Address: 18, Jahamun-ro 15-gil, Jongno-gu, Seoul
Inquiries: +82-2-722-0911 (Korean)
Homepage: http://tonginmarket.co.kr/mall/index.php#none (Korean, English, Japanese, Simplified Chinese, Traditional Chinese)
1330 Korea Travel Hotline: +82-2-1330 (Korean, English, Japanese, Chinese)
Related Column: Traditional Markets in Seoul

Park No-soo Art Museum


From the alleyways of Seochon, you can reach the Park No-soo Art Museum. The former residence of the renowned Korean painter Park No-soo (1927-2013) was donated to Jongno District Office along with his private collection of artwork and turned into an art museum. It is the first public museum in the Jongno-gu district. The museum's garden displays stoneworks of various sizes. Inside the house, the late painter's works are on display from the main room to the attic. Just as impressive as the beautiful paintings is the house itself, which was built by architect Park Gil-ryong (1898-1943) in 1937 using a mix of Korean and Western architectural styles. The art museum is closed on Mondays and admission is free.

Address: 34, Okin 1-gil, Jongno-gu, Seoul
Inquiries: +82-2-2148-4171 (Korean, English)
1330 Korea Travel Hotline: +82-2-1330 (Korean, English, Japanese, Chinese)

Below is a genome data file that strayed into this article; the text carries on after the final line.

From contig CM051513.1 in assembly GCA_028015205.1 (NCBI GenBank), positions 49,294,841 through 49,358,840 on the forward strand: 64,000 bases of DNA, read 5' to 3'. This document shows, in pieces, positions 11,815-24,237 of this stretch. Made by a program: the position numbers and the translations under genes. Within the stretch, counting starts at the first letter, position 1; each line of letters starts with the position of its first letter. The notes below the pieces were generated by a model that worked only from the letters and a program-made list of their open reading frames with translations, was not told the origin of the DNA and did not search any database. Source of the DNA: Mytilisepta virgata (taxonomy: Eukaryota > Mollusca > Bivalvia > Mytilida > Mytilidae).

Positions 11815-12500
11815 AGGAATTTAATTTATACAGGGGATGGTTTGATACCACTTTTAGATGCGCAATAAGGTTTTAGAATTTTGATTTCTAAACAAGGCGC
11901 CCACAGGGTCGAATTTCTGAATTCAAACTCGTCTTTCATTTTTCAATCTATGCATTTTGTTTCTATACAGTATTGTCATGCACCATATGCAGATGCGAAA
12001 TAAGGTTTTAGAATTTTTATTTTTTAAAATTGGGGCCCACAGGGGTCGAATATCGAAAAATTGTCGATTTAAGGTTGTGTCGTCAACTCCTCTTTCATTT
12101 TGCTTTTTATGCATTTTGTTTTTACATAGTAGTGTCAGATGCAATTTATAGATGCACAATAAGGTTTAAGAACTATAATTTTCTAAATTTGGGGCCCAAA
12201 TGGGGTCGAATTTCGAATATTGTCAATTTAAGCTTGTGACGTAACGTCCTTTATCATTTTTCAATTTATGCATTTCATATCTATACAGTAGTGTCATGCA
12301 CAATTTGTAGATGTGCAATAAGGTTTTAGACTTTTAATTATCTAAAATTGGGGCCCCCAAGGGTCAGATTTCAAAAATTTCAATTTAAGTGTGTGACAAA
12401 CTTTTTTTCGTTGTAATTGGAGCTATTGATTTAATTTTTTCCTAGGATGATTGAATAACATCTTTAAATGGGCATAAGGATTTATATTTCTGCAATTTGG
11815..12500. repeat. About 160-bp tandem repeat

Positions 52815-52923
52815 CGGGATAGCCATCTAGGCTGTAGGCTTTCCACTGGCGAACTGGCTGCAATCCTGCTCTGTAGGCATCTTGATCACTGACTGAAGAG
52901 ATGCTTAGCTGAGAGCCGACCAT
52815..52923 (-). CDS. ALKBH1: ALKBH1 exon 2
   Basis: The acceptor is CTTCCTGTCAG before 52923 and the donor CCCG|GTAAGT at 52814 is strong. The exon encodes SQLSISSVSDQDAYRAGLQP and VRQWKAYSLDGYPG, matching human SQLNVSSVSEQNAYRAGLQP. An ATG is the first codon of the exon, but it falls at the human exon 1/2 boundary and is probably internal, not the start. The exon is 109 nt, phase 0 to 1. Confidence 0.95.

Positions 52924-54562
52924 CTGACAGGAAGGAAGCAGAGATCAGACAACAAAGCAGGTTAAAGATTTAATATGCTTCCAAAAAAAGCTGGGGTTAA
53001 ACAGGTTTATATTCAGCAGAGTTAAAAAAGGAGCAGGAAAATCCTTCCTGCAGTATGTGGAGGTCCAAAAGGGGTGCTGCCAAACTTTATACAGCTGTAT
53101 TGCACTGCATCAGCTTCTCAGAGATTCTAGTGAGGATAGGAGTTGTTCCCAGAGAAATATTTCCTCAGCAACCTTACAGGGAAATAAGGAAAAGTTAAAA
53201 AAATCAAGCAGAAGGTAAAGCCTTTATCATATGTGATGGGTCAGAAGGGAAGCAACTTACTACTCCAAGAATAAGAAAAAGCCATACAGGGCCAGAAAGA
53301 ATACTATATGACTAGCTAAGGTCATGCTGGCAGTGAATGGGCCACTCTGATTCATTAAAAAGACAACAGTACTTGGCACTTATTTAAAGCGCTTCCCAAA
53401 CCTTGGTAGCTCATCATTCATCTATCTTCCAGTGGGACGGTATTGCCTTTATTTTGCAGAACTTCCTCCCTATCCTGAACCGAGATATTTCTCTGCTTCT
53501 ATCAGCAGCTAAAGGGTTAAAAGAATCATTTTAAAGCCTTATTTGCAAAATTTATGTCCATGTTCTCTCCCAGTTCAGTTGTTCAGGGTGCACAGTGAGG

Daelim Contemporary Art Museum


Daelim Museum holds exhibitions of the most celebrated artists from all over the world. Originally a privately-owned residential house, it was remodeled into an art museum by French architect Vincent Cornu and opened its doors to the public in 2002. The museum provides ample space for visitors to rest and chat in a relaxed atmosphere. The museum’s stained glass façade is designed after Korean traditional patterns called bojagi. Entering the lobby on the first floor, there is a reception desk and alongside a display of various art products is a large table with computers available for public use.

Address: 21, Jahamun-ro 4-gil, Jongno-gu, Seoul
Inquiries: +82-2148-4171 (Korean)
Admission: 5,000 won (adults)
Homepage: https://www.daelimmuseum.org/eng/index.do (Korean, English)
1330 Korea Travel Hotline: +82-2-1330 (Korean, English, Japanese, Chinese)

Hyoja Bakery


Located next to Tongin Market, Hyoja Bakery became famous as it has supplied goods to Cheong Wa Dae (the Blue House, Korea’s presidential residence) for the past 26 years. The most popular goods at Hyoja Bakery include the onion cream bagel, corn bread, and blueberry cheese bun, all of which come from original recipes developed by the bakery owner. Their prices are much more affordable compared to many of the large bakery shops in the area. A Korean-style hamburger or sausage bread generously stuffed with cabbage only costs around 1,500 won apiece. Also famous in this bakery are around 10 different kinds of cookies, including the black sesame and almond jeonbyeong and the Venus cookie.

Address: 54, Pilun-daero, Jongno-gu, Seoul
Inquiries: +82-2-736-7629 (Korean)

Date 07/29/2014